Trezor Crypto Wallet Warns Its Customers About Massive Phishing Campaign
Hackers use good old social engineering to steal users’ savings.
Since February 27, as part of another phishing campaign, attackers have been sending fake notifications via SMS or email to clients of the Trezor cryptocurrency wallet about problems with the security of their account. Specifically, cybercriminals mention some kind of “data leak” and the user is required to take some action to “restore security”.
Trezor SMS phishing with a link to a fake website
Trezor is hardware cryptocurrency wallet, where users can store their cryptocurrency offline rather than in the cloud. Using a hardware wallet such as Trezor provides additional protection for crypto assets from malware and other fraudulent methods.
Notifications that are sent to crypto wallet clients as part of a malicious campaign are usually supplemented with a link leading to a fake Trezor website created by the attackers. There, victims are asked to enter a secret phrase from their wallet, consisting of 12 or 24 words. This phrase can be used to restore the crypto wallet in case of theft, loss or malfunction of the device. Attackers ask you to enter a phrase to “secure your account”. Of course, if a user enters this secret phrase on a phishing site, his wallet with all the cryptocurrency will “automatically” become the property of scammers.
Fake Trezor website set up by hackers
Trezor is already aware of the phishing campaign and is warning its users to beware of phishing SMS and emails warning of “data leaks”. The company also checked its systems just in case and claims that there was no data leak in principle. The whole scam is completely invented by scammers from scratch, but, oddly enough, the method works because many users have already lost their savings.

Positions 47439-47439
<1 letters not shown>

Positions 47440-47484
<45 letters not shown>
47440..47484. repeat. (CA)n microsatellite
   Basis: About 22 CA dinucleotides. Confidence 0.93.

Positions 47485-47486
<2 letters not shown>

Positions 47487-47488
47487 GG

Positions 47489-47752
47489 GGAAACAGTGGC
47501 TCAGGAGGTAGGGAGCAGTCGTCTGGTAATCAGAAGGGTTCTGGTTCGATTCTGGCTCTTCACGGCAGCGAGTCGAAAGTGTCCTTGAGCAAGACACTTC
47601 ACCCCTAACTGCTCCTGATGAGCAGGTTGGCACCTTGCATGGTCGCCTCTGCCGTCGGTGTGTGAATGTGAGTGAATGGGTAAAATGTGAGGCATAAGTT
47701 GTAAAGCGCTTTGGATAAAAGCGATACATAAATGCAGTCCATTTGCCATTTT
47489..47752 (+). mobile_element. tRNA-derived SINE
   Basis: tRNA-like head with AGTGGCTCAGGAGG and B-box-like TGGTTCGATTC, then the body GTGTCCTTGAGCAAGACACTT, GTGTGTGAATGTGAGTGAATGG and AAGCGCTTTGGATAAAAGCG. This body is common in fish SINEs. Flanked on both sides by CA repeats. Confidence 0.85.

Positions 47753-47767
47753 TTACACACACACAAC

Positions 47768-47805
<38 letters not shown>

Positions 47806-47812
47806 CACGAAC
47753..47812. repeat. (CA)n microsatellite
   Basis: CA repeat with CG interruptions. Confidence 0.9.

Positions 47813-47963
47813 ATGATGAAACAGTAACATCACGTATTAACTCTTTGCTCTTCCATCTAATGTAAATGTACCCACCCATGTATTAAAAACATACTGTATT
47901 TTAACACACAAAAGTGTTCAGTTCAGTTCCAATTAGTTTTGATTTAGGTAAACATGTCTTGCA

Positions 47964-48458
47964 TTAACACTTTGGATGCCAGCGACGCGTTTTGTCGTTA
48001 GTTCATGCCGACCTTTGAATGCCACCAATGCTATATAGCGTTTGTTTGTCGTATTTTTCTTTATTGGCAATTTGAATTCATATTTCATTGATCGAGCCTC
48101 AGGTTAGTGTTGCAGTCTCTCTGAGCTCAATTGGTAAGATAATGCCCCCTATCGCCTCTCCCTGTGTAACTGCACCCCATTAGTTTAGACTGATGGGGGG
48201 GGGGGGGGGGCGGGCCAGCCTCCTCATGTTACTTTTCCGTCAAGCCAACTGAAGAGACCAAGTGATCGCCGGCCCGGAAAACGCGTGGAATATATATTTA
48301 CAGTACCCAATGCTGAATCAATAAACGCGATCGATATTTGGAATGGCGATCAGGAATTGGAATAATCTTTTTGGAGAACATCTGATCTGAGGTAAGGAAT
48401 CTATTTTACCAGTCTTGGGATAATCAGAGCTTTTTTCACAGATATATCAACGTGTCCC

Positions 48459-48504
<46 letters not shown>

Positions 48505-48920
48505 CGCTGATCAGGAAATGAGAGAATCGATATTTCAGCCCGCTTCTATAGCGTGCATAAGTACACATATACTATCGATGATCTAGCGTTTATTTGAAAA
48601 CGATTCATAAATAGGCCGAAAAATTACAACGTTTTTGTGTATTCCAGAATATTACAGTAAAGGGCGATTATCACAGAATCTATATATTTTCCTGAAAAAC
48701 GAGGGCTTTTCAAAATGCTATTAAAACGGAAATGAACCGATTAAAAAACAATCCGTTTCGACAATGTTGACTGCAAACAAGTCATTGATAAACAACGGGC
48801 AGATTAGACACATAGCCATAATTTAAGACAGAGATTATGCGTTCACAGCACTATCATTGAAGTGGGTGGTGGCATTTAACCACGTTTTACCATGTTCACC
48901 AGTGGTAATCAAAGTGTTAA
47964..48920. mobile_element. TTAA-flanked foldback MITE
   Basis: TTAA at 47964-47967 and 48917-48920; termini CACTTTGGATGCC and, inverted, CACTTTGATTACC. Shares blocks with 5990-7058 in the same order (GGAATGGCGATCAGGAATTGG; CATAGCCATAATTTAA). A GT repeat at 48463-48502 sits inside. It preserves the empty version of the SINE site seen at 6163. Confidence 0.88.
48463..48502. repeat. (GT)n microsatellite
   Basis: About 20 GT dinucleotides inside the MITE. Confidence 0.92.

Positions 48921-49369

“Beware of phishing scams! Attackers contact victims via phone, SMS, or email to let them know that there has been a security breach or suspicious activity on their Trezor account. Please ignore these messages as they are not from Trezor.” reported Trezor representatives on their Twitter account.
Although it is not known for certain how the attackers knew exactly who to send such letters to in order to accurately get to Trezor customers, cybersecurity specialists have a suspicion. They believe the scammers are using the marketing list stolen in the MailChimp hack. in March 2022 . Then MailChimp reported that hackers stole the data of 102 customers, most of whom work in the cryptocurrency and financial sectors.
Shortly after the aforementioned marketing list was stolen, the attackers used it in the April attack on Trezor, in much the same way as a few days ago. In other words, scammers can use old data several times, leaked even a year ago, and gullible users are still often “led” to such manipulations. Without a doubt, the hackers have already recaptured their “penny” as part of the latest attack.
It is very important never to share credentials from your crypto wallet with anyone, and even more so not to enter them on dubious sites. It is always worth checking the domain first to make sure that the site is real, because attackers can easily fake the official site, this does not require a lot of resources.
Also, when receiving reports of leaks, not only in the cryptocurrency sphere, it makes sense to immediately find the official statement of the company on the Internet. Indeed, by the time of the client mailing, the public statement will obviously already be published in order to make the cyber incident public.